A long-lost gem, "The Candy Snatchers" has the look and feel of an episode of "Starsky and Hutch," and a storyline more akin to Wes Craven's "Last House on the Left." Clearly influenced by "Last House," it doesn't reach the levels of depravity that Craven horrifically depicted. "Candy Snatchers" barely qualifies as a horror film. If it weren't for its Last House-esque advertising campaign, in fact, it may never have been remembered as anything qualifying as a fear film.
But it certainly isn't a police drama either. Perhaps it is best defined as a sadistic "noir" film, although it's even too strange for that.
With the opening title song "Money is the Root of All Happiness," we meet the film's title characters -- three criminals (one of whom is played by the gorgeous Bolling) who are about to snatch Candy, a 16-year-old heiress (played by 30-something Susan Senett). The plan is to ransom her for money from her rich Dad. Wearning Groucho Marx glasses as disguises, they pull her into their van and bury in the hills above Los Angeles, with nothing but a tube to provide her with oxygen. A mute child witnesses the crime.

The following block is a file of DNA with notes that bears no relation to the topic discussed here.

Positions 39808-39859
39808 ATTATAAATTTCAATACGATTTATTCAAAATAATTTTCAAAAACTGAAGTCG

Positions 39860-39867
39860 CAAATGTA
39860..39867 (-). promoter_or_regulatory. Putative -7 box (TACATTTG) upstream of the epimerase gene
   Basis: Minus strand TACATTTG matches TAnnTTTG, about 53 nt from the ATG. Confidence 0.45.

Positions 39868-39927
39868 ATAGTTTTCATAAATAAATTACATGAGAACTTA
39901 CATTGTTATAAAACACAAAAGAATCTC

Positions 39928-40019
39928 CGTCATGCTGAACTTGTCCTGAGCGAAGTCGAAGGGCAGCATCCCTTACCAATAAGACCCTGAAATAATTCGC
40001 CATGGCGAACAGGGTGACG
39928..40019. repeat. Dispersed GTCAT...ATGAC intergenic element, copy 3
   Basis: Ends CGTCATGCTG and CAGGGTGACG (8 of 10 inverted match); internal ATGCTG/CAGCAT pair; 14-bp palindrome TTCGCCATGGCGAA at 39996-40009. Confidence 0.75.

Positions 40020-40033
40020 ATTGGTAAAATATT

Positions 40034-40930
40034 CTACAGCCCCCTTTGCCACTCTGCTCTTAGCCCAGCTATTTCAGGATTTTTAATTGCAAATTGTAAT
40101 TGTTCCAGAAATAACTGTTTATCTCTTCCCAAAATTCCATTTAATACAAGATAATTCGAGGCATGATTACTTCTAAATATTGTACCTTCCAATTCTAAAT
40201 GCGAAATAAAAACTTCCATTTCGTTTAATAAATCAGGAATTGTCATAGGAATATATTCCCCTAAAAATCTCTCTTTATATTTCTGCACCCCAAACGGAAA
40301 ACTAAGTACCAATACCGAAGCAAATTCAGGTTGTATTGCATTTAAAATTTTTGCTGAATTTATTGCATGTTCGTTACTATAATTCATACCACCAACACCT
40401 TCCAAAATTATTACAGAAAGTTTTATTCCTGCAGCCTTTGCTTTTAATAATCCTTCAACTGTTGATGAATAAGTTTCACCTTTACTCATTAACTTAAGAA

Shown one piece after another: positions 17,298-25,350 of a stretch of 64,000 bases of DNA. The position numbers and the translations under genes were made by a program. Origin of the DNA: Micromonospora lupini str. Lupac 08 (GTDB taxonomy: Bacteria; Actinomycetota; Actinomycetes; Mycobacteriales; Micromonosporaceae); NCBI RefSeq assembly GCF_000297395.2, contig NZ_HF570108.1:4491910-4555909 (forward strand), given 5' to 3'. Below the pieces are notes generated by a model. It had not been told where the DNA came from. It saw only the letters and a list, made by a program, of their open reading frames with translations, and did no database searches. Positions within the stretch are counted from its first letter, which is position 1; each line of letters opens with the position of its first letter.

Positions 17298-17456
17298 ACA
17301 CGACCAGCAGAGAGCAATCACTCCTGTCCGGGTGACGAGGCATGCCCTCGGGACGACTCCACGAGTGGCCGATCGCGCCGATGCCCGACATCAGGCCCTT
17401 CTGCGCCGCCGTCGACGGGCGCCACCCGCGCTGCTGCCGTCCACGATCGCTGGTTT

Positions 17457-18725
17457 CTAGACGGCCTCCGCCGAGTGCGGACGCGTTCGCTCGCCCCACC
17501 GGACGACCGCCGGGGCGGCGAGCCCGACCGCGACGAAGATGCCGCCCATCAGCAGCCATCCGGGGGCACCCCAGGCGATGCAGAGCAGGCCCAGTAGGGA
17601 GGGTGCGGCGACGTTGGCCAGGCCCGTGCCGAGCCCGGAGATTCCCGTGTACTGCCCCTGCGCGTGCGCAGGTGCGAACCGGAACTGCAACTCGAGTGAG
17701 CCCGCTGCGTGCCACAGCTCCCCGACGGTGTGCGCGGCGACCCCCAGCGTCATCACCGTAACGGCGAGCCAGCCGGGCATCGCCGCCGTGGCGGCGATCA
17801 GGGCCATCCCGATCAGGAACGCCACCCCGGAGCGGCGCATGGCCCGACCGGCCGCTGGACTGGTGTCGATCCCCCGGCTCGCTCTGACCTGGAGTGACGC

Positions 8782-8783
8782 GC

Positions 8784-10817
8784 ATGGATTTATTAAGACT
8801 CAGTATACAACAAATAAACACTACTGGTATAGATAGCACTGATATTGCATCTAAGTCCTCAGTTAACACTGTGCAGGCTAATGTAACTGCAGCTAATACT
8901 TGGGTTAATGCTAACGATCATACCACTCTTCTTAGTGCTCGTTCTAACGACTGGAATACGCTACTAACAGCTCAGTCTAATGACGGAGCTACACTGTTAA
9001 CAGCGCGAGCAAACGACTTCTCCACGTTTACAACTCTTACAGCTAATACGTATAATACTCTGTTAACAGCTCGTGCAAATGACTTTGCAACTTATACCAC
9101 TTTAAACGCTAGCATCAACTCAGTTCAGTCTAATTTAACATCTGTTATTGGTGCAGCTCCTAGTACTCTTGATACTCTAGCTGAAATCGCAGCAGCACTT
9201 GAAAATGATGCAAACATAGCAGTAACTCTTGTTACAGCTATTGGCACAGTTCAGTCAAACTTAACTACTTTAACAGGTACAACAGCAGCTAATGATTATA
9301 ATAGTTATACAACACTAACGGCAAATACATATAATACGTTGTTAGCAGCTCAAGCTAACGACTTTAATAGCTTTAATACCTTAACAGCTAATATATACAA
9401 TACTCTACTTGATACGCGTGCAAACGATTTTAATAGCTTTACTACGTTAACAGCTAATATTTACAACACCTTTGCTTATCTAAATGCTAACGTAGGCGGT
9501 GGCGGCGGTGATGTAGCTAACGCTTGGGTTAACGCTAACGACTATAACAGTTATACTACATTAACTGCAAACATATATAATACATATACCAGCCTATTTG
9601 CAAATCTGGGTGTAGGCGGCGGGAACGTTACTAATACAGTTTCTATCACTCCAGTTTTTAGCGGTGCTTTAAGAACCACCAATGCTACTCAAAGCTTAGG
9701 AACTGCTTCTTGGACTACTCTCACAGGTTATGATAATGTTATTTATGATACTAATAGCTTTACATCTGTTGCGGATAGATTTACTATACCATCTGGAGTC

In the events that follow, the storyline of "Candy" is anything but traditional, even by early 1970s standards. What's interesting is how producer Bryan Gindoff's script is so unconventional, but director Trueblood's style is so rudimentary for the time. The film literally looks like an episode of "Starksy and Hutch," with wah-wah guitar music and a comfortable 1970s feel many of us who grew up watching television in that era can remember well. Unlike "Last House" or "The Texas Chainsaw Massacre," which both hit you over the head with their low budgets and documentary-style feel, "Candy" feels like it was made for television, until the torture starts.
Although the sadism that Candy's captors inflict her with has been exaggerated somewhat (again, it's nothing a viewer of "Last House" couldn't easily stomach), it still demonstrates a viciousness that could only have come out of the cinema of the 1970s. The end of the film is especially nihilistic and interesting.
Not a classic, but an unjustly forgotten oldie from the golden age of violent exploitation, "The Candy Snatchers" never saw an official video or DVD release, but remains popular on the underground market. Look for it at conventions and the like.